Here is the next big challenge for your company! BY SOULAIMA GOURANI ON MAY 21, 2012
In three to four years, you may have to turn down orders from your customers simply because you will not be able to service them. Why? Because unless you do not depend on physical employees or can take advantage of outsourcing, you will find yourself lacking the resources most critical to your company’s success. The young people who make up today’s employees and customers are a selective group who have the power to make more and unexpected demands. What can you do right now to ensure that the young generations will choose your company when they enter the workforce? Tomorrow’s success stories will be those who adapt their organization and approach toward young employees so that they will want to work for them and not the competition. In order to do this, you will have to change both structure and behavior (particularly your own behavior) to work hand in hand with young people’s views on work, life, and career. However, the problem (yes, not the challenge—the problem) is that many of us do not even know what young people want. Do you know what they want?
Do you put young people off? Managing young people has always been challenging. Nothing new under the sun here.But it just is not all that simple anymore. What you must realize is that now there are only five years between each generation, whereas previously, there used to be a whole lifetime. This means now, two siblings can belong to two different generations. This in turn places new demands on companies and managers. In fact, there has never been a more challenging time to be a manager than today. Managers need to be aware of what motivates their employees and their expectations in the workplace. They need to remember that most young people are no longer content to simply be crammed into the organizational framework that most companies offer today.
“They will become like us” A veteran manager recently told me, “Young people just need to get deeper into debt, then they will be forced to work just like us and our worries will be over.” Unfortunately, it is not that simple. Each generation’s perspective about work and leisure is very different from others. Are you ready for this new type of employee? How much do you know about them?
Is your company dying? Will your company thrive or become extinct within the next five years? Companies who survive this exciting “post-crisis” time must see differences between generations as an opportunity, and not an obstacle. The successful company ditches the idea that everybody is equal and must have the same background and experience to contribute to the company’s development. They will train managers to take each employee’s individuality into consideration and strengthen their ability to communicate on the platforms that people are actually using. They will recognize that in five years, traditional job descriptions will no longer exist and that young people will define tasks on their own.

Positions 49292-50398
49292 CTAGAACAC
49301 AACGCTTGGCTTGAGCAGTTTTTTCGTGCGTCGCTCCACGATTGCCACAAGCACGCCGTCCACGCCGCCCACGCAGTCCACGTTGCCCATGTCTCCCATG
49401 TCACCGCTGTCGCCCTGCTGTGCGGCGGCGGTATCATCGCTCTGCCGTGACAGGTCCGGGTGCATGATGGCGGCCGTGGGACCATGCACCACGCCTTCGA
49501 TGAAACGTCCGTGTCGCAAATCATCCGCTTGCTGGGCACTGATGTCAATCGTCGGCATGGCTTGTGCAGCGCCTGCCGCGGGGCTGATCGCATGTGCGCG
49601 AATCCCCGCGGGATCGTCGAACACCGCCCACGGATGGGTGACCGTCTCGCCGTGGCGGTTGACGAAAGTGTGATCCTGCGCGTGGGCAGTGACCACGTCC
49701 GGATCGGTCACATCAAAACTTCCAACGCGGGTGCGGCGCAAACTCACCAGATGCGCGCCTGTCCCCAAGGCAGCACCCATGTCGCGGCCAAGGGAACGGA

So what are young people looking for? Young people choose who they want to lead them and will follow another leader when they need new inspiration and want to learn something new. Traditional systems, monitoring methods, and control measurements are on the way out and are being replaced by meaningful, passionate, authentic forums, etc., where the individual employee works for a value-based organization and a leader who is both competent and personally involved.
“Make sense or take a walk!” Your big challenge in the next five years is to discover “meaning.” Why does your company exist? Is there a meaning or purpose aside from profit and revenue? What your company stands for plays a pivotal role in attracting and retaining young people. They do not want to hold on to their job for a long time unless the job holds some deeper meaning. Even if they are only employed for a short time, they want to be taken seriously and expect to be valued as much as your more experienced employees. Are you ready to ask a senior employee to make way for a young man with no work experience? Can they work together? Are you ready as a company? It is a paradigm shift as most people believe that age, experience, and competencies are more important than “young ideas.” It is hard to say much about what meaning really is, as it varies from company to company, but one thing is certain, and that is that all managers should strive to ensure that each individual employee believes in and is passionate about their work. Meaning stands above everything else. The HR manuals may need to be rewritten because salary, titles, and job security are no longer the motivational factors that they used to be. Instead, your ability to demonstrate strong corporate values will become more important than ever. This and your organization’s culture will become your strongest weapons in the fight to attract bright young people.
Why on earth should they work for you and your company? If you want them to help live out your entrepreneurial dream, you have to turn them on and not off!
Think about why young people should work under your management. Which strengths or talents do you have that will appeal to them? Those are important questions you must answer now if you don’t want to lose these resources five years from now.
My concrete advice is that your organization should discuss the following: • Do people want to work for you? And what does it mean to you that you could soon have five generations working side by side in your organization? What impact will it have on organizational structures and management methods? • Which specific tools and methods should you implement to ensure better management across generations? • What can you do to ensure a long-term approach to generation management?
Published on Oct 4, 2012